The lack of a functional package manager, multimedia codecs, and a redesigned unintuitive installer don't help either.

Verdict: A very capable distro for an experienced Linux user who's going through a mid-life crisis.

Rating: 6/10

Slackel

The distro takes bleeding-edge software from Slackware's Current branch and offers them in a desktop friendly package by borrowing a few of the more choice tools from the Salix OS distro.

The KDE-based Slackel images are offered in live-installable and install-only mediums. Some of the tools that it uses from Salix OS are the codec installer, the Gslapt package manager, as well as the live CD installer.

Verdict: A rolling release that delivers the latest from Slackware, while using tools from Salix OS.

Rating: 7/10

PureOS

The distro is available in two flavours, each based around either the Gnome or lightweight Openbox desktop. PureOS is based on Debian's Testing branch and supports multilingual locales. PureOS is only available as images for making Live USB disks.

The goal of the distro is to serve as a functional distro that you can then personalise by adding modules via the included scripts. This distro also includes the smxi script for tweaking the system and installing proprietary drivers.

Verdict: A sleek ready-to-use distro best suited for tinkerers.

Rating: 6/10

Mageia

Mageia

Mandrake Linux was the first Linux distro designed for the every day user. It's been through many incarnations, and its last avatar forced long-time community members to fork the distro.

The RPM-based distro is now called Mageia, and is backed by solid community infrastructure. It offers both KDE and Gnome desktops, and between the project's three repos you'll get all the software you need. Its installer is easy to navigate and several screens have the Advanced button, which brings up more options for experienced users.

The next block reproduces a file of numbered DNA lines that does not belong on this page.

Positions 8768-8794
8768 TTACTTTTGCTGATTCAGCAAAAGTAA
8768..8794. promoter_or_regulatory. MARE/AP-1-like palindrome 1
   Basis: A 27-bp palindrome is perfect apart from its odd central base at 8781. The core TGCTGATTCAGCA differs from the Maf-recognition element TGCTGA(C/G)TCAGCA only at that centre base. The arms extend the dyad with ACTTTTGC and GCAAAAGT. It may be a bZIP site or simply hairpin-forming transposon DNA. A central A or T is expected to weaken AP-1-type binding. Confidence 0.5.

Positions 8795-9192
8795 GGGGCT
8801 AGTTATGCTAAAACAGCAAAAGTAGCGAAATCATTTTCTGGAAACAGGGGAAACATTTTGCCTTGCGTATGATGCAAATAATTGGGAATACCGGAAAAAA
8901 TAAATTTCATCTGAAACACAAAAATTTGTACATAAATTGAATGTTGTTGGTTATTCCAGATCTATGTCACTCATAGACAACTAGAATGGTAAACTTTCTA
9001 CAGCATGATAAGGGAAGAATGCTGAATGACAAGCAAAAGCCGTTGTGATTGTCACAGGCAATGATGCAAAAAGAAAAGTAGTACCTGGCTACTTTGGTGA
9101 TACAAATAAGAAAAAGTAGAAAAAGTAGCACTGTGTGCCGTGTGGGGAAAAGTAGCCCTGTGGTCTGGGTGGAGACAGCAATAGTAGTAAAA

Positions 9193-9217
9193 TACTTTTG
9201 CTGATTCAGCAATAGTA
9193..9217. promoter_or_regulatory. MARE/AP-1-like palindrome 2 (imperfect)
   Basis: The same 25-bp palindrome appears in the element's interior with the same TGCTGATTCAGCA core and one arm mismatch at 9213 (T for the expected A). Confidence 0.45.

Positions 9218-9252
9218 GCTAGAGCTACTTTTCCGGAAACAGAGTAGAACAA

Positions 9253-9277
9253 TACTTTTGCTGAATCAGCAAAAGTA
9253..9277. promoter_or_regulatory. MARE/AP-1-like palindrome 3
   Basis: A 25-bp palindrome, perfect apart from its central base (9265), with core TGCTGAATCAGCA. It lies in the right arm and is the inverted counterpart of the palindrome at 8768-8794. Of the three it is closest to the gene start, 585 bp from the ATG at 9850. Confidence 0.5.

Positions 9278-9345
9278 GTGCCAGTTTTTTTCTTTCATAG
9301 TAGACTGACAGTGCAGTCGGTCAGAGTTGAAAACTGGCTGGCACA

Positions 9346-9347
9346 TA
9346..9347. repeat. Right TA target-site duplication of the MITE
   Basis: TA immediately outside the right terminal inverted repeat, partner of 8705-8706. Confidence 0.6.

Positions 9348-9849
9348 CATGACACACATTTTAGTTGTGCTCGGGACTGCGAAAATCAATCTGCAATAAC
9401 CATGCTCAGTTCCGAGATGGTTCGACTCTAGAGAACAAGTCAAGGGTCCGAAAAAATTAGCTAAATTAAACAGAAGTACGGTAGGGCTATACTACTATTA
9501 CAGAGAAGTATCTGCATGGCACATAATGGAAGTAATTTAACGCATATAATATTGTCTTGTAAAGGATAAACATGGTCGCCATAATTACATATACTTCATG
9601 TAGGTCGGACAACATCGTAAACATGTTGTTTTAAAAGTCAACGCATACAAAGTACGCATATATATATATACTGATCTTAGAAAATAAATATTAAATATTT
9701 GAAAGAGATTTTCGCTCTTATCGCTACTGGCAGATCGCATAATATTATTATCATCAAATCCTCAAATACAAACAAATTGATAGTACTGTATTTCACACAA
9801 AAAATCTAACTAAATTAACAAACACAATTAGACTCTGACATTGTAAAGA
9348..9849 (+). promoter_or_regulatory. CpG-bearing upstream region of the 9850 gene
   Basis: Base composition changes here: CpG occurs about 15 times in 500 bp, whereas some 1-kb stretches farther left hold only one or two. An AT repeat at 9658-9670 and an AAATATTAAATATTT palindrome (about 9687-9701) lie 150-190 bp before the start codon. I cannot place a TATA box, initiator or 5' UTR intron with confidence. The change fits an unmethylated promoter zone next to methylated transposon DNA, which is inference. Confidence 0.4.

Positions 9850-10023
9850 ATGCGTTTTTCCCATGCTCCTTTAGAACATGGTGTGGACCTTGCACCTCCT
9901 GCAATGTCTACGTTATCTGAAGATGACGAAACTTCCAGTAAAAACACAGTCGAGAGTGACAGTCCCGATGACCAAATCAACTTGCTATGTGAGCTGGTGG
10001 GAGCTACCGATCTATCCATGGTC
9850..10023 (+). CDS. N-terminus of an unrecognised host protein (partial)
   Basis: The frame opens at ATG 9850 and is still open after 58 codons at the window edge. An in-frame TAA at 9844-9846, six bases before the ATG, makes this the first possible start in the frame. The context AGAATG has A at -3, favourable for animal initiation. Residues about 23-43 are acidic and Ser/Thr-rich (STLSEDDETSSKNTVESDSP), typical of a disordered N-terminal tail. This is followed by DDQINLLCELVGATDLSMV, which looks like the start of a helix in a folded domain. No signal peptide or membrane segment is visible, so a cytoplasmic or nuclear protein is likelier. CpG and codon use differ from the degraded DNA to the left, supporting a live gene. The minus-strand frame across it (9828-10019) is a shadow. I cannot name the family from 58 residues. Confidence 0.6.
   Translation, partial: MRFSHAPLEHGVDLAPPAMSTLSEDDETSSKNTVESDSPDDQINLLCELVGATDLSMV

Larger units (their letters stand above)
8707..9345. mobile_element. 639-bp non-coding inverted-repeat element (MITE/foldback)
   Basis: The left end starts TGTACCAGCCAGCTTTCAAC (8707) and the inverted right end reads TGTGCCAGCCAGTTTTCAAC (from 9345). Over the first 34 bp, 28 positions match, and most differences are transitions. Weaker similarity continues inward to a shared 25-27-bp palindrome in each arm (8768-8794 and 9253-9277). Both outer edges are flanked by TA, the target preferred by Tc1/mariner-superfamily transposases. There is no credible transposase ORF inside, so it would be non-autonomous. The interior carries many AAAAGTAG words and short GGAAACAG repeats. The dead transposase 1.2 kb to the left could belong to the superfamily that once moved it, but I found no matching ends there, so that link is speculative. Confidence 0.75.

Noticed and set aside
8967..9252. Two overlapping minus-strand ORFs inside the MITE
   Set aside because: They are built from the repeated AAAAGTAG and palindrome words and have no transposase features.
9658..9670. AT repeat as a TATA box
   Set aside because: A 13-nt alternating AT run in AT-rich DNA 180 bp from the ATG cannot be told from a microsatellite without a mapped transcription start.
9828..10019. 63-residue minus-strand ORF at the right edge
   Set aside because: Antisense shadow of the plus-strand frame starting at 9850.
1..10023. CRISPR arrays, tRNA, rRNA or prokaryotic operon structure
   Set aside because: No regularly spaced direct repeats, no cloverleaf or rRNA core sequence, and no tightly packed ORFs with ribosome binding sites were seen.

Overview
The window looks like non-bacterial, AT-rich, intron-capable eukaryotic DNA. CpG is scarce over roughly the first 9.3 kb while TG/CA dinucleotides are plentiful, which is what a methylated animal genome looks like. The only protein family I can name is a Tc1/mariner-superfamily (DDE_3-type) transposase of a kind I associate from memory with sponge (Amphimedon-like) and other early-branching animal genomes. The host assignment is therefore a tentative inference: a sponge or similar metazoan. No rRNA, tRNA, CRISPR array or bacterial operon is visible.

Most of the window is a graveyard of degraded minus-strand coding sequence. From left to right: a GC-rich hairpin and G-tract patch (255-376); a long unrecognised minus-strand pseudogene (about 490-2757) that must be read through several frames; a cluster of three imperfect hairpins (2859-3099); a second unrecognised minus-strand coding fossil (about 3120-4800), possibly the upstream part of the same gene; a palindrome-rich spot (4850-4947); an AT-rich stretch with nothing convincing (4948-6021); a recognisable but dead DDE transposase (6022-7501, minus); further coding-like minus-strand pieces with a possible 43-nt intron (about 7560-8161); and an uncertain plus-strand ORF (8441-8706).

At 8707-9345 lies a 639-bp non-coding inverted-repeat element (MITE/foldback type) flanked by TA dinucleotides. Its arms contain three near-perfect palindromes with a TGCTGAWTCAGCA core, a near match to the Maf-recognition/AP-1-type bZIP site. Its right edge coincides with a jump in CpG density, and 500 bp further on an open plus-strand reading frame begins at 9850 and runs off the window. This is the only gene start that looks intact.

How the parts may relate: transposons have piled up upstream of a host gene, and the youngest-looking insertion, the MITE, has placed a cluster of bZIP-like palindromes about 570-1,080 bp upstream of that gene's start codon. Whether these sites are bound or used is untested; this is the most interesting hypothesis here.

The most distinct feature of the distro is the Mageia Control Center, from where you can tweak almost all aspects of the system.

Verdict: The community fork builds on the solid foundation, and is an able distro for every day use.

Rating: 8/10

PCLinuxOS

PCLinuxOS

This distro started as a repository to improve a stock Mandriva release, and later forked into a distro of its own. PCLinuxOS is officially a KDE distro, but also has community spins around the LXDE, and Xfce desktops.

The distro can play all sorts of multimedia. It uses apt-rpm and the Synaptic Package Manager to install RPM packages. Its configuration tool and installer clearly give away its Mandriva lineage. The distro includes an illustrated installation guide, and also produces a monthly magazine for its users.

Verdict: Think of it as being something like Mageia with multimedia codecs.

Rating: 7/10

Sabayon Linux

Sabayon

The Sabayon project aims to give regular desktop users a taste of the Gentoo distro. It's a feature rich and complete desktop distro built on a stable and mature foundation.

The distro has everything a regular desktop user needs, including all sorts of codecs and plugins. Besides the usual slew of apps, it also has the XBMC media player and Wine for running Windows apps.

For managing packages, there's the custom Rigo app browser. It's a graphical front-end to Sabayon's Entropy package management system and mimic's the appearance of the Google search engine. The app is simple to use and very verbose. Instead of displaying cryptic messages, it converses with users in plain English.

The distro has different spins around all the major desktops, including Gnome, KDE, Xfce and Mate. Also, the distro doesn't ship a stock Gnome release. It's made some tweaks - for example, to show minimise buttons - to maintain consistency between the editions. You'll find other desktops, such as Cinnamon and Razor-Qt, in its official repos.